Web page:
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Gluteal Amnesia: Wake Up Your Glutes

Gluteal Amnesia, though sounds silly, affects a large percent of the American population. If you suffer from back, hip, knee or shoulder pain you could be one of the many who lack proper gluteal activation. 

Why does gluteal amnesia occur

Gluteal Amnesia is when your body forgets how to activate the gluteal muscles properly. The average adult is sedentary for 64% of the time they are awake due to the overwhelming majority of adults working a desk job that require almost no physical activity. Because of this sedentary lifestyle, our muscles are not working as much as they should be, in particular our gluteal muscles. This is detrimental to the whole body because the glutes are the strongest and largest muscle in the body. Excessive sitting lengthens the gluteal muscles and tightens the hip flexors which leads to decreased stabilizing function and overall gluteal weakness. Beyond excessive sitting, gluteal amnesia can also occur because of the overworking of your quadriceps, a previous injury, poor core strength, improper body mechanics and poor posture such as an anterior pelvic tilt.

How gluteal amnesia contributes to injury

There are a number of injuries that are caused by weak gluteal muscles, here are the three most common:

Hamstring strains: The over activation of the hamstring occurs because the glute is not firing properly during hip extension. This puts too much pressure on the hamstring causing a strain.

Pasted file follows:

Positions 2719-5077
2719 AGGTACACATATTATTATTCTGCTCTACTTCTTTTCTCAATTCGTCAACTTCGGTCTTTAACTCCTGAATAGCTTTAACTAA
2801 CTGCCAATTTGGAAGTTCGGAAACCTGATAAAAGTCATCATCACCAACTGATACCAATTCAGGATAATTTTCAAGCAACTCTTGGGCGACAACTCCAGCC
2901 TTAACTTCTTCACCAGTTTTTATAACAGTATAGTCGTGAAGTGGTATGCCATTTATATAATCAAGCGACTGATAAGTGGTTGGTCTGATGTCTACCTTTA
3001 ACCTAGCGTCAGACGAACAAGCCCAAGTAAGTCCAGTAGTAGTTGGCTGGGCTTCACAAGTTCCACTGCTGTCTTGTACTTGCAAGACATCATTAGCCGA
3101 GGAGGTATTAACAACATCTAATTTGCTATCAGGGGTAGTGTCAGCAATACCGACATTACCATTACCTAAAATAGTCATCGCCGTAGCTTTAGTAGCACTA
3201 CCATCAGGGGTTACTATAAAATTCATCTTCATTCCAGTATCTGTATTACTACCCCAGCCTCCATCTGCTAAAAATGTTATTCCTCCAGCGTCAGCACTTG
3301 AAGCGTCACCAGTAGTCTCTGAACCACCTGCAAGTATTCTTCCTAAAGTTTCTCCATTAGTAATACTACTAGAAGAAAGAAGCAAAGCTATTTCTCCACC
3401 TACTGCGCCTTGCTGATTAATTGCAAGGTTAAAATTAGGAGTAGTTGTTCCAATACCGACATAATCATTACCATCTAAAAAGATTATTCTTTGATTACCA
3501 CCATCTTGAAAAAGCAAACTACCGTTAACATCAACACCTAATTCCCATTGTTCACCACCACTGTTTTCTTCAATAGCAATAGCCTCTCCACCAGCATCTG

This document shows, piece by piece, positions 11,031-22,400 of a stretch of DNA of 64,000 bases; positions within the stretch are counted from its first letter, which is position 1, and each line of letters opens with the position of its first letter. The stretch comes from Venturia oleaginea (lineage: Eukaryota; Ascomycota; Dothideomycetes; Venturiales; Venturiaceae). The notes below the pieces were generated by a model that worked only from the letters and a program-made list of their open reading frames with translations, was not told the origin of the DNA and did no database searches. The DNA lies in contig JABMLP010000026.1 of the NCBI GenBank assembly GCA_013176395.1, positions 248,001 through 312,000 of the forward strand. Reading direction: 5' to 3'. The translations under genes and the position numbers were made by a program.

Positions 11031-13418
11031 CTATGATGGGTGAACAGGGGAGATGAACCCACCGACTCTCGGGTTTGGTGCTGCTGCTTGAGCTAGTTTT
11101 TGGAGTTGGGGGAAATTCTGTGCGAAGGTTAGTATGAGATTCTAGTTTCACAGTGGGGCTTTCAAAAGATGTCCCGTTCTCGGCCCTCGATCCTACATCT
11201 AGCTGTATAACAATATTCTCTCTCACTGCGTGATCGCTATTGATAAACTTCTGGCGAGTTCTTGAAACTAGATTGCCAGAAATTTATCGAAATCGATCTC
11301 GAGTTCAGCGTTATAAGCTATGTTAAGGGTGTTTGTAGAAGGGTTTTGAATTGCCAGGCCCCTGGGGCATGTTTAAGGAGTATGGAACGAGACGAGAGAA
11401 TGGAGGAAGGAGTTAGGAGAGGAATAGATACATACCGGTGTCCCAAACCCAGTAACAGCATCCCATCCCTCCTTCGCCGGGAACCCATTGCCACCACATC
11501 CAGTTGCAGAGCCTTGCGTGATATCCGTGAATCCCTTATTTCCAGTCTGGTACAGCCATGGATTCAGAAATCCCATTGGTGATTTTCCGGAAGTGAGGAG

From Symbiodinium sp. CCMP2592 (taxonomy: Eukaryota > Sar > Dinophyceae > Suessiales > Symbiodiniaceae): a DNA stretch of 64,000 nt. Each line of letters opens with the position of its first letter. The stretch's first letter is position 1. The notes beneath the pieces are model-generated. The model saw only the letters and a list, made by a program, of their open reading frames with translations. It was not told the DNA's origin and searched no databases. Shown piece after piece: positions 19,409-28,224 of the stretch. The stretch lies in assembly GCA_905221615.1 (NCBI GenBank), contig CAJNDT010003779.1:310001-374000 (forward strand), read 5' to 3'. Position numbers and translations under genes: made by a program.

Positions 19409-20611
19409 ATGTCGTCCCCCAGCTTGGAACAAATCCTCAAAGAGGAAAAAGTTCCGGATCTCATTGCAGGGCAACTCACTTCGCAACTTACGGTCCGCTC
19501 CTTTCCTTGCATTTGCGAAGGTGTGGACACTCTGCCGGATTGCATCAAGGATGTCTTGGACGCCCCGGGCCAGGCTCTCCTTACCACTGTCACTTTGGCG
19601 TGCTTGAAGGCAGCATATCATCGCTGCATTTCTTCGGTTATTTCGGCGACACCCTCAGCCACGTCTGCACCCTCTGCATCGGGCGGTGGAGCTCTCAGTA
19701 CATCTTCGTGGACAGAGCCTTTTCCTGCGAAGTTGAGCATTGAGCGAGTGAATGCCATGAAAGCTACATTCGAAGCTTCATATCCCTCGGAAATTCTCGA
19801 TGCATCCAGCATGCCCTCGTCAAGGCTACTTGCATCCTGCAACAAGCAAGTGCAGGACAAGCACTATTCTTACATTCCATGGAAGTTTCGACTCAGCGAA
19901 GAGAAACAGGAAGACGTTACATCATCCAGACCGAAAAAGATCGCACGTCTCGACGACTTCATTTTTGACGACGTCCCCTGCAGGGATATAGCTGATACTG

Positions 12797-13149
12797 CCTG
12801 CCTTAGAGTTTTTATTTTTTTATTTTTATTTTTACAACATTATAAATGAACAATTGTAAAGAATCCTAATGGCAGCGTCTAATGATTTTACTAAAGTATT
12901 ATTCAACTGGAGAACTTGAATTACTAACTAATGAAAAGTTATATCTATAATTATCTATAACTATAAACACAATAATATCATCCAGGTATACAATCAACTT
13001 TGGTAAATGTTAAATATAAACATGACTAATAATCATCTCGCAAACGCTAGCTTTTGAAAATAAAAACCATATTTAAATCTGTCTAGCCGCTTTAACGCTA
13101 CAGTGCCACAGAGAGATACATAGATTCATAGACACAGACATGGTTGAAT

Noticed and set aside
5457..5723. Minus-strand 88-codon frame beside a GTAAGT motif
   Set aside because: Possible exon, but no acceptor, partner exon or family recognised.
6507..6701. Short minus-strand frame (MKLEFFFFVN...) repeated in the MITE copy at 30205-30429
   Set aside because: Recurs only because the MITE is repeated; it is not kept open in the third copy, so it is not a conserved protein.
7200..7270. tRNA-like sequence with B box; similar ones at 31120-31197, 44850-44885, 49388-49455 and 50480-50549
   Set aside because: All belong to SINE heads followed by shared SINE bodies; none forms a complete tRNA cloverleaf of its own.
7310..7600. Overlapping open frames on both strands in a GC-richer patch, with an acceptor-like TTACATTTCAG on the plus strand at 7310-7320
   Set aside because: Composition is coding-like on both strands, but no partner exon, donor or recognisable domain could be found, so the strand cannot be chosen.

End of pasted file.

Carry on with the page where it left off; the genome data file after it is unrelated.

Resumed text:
Low back pain: The gluteus maximus plays a crucial role in the stabilization of the pelvis and spine. Weak glutes cause your lower back muscles to pick up the slack. Because your glutes are not doing some of the work, your back will suffer. 

Knee pain: Glute weakness creates excessive rotation of the femur which puts too much pressure on the knee. Knee injury examples due to weak glutes: Iliotibial band syndrome and ACL injuries

Symptoms of gluteal amnesia

  • Tight hamstrings after a exercise that predominately uses your glutes
  • Frequent low back, hip and knee injuries
  • Turned in knee and turned out feet in a squatting position 
  • Tight hip flexors

Correcting gluteal amnesia

In order to correct gluteal amnesia, you need to retrain your gluteal muscles to activate properly. One way to reverse gluteal amnesia is to warm up your glutes prior to your workout. Before your workout do 5-10 minutes of glute specific exercise such as gluteal bridges, clamshell exercise and donkey kicks. This will activate and wake up your glutes so they are ready to be used during your workout.  Self-myofasical release can also help with gluteal activation. Use a lacrosse ball or foam roller to help loosen your over activated muscles i.e. hamstrings, hip flexors and lower back muscles. This will allow for your glutes to activate more easily.  


The medical information on this site is provided as an information resource only, and is not to be used or relied on for diagnostic or treatment purposes. This information should not be used as a substitute for professional diagnosis and treatment. 
Please consult your health care provider, or contact Viverant for an appointment before making any healthcare decisions or for guidance about a specific medical condition. Viverant shall have no liability, for any damages, loss, injury, or liability whatsoever suffered as a result of your reliance on the information contained in this site.

Posted by vivadmin at 6/23/2016 8:03:00 PM
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